• Make it easy. You can also look for the AHA’s Heart-Check mark to identify heart-healthy foods in the grocery store while shopping and also in restaurants when dining out.
  • Get professional guidance if you can. If you have access, meeting with a nutritionist or registered dietitian, even for just a few sessions, can help, too. The trained professional can work with you to create a nutrition plan that will put you on the right track.
  • Avoid portion distortion and change the ratio of high-calorie/low nutrition foods in your meal. Understanding portion size and what you need in a day is important for avoiding high-calorie foods, but also to avoid overeating “healthy” foods. Knowing the difference between a “serving” and “portion” can help you avoid portion distortion.
  • Don’t be fooled by misleading labels. “Just because something is fat-free or reduced-calorie doesn’t mean you can have unlimited quantities,” Platt said. Low fat also does not always mean it is the healthiest choice.

You’re planning for lifetime of healthy living, so keep working on your changes even if it takes a while to feel the rewards.

What are the key components for a heart- and brain-healthy diet?

Consume a dietary pattern that emphasizes intake of vegetables, fruits, and whole grains; includes low-fat dairy products, poultry, fish, legumes, nontropical vegetable oils and nuts; and limits intake of sodium, sweets, sugar-sweetened beverages and red meats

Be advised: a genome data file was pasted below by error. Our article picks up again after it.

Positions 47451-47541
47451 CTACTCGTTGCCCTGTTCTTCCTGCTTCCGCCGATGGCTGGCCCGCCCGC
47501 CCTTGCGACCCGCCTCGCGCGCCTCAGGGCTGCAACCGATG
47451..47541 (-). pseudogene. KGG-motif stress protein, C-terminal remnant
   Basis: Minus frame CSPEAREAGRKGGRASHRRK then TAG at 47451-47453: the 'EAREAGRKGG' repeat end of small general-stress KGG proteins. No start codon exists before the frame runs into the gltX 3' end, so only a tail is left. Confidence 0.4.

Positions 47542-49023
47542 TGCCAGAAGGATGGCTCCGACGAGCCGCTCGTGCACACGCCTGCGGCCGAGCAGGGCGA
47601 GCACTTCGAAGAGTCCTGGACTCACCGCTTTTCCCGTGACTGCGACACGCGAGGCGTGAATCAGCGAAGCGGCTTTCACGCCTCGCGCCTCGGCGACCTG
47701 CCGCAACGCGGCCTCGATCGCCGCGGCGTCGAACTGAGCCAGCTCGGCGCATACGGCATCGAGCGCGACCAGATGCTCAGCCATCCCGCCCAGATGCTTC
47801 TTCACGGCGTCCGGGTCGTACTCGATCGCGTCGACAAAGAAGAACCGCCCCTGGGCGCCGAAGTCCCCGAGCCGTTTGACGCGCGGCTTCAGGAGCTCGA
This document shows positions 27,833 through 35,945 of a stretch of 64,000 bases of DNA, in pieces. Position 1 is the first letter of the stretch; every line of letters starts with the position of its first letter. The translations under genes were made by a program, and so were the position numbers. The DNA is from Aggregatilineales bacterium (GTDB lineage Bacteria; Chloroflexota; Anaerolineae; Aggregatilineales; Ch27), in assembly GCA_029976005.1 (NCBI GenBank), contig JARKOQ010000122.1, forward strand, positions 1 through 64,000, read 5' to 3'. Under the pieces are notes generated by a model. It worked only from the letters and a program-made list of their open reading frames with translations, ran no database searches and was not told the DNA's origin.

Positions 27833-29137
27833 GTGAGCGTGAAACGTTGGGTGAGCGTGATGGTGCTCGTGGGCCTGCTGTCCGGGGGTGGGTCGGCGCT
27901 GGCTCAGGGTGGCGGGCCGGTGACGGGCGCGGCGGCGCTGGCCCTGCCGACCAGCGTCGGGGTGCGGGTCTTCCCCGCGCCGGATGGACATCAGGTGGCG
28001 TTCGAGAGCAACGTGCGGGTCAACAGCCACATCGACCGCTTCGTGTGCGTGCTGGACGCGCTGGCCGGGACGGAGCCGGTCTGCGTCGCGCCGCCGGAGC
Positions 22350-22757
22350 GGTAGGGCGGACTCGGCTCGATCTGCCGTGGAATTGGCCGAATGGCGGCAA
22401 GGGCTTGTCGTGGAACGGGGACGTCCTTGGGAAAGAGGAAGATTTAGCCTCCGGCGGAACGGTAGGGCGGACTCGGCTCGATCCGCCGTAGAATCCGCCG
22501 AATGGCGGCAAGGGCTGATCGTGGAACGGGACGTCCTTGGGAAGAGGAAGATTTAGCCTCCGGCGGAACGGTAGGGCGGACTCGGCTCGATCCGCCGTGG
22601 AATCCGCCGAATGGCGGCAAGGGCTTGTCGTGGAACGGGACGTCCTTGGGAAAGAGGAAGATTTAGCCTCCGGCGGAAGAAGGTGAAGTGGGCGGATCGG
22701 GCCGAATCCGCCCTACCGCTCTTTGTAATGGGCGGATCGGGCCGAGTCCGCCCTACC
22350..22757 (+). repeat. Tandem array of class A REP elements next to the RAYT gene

While the AHA recommends that most adults consume no more than 1500 mg of sodium per day, your healthcare provider may provide you with a different recommendation based on your medications and blood pressure.

Recent Discussions From The Nutrition & Dining Forum
Rita avatar

Has anyone had a problem with an occasional glass of wine. Don't think that that is a problem for me but not sure. 


 

Sunny186 avatar

ACCORDING TO DR SCOTT FREELAND AT THE 3 DAY CONFERENCE IN AUGUST, 2018, ARTIFICIAL SWEETNERS ARE A TRIGGER FOR aFIB BECAUSE THEY "EXCITE" AND "MAKE THE ELECTRICAL SYSTEM OF THE HEART HYPERACTIVE". THIS WAS THE FIRST I HAD HEARD ABOUT IT. AND, I HAVE BEEN USING ARTIFICIAL SWEETNERS FOR YEARS AND NEVER KNEW THIS!

SO NOW I WOULD LOVE TO STOP USING ALL ARTIFICIAL SWEETNERS(SWEET N LOW, SPLENDA, ETC) BUT DO NOT KNOW IF THERE IS AN ALTERNATIVE. MY EPISODES ARE INCREASING IN DURATION, AND I AM SCHEDULED FOR AN ABLATION IN DECEMBER.

DOES ANYONE KNOW IF THERE IS A SAFER NON CALORIE ALTERNATIVE FOR ARTIFICIAL SWEETNERS? 

 

sangre avatar

Hello everybody! 

In the last years I have been through some heart issues and I wanted to improve my diet in a way where my heart would be benefited from it.  I am from Spain, and in some of the natural blogs here (example: Superalimentos24) they state that a plant called Moringa has a cardioprotective benefit when taking it on a regular basis.

This plant is very inexpensive to buy in my country, but before I start taking it, I would like to maybe hear the opinion of the community or of an expert who could guide me into the right direction.

Thank you very much in advanced & best regards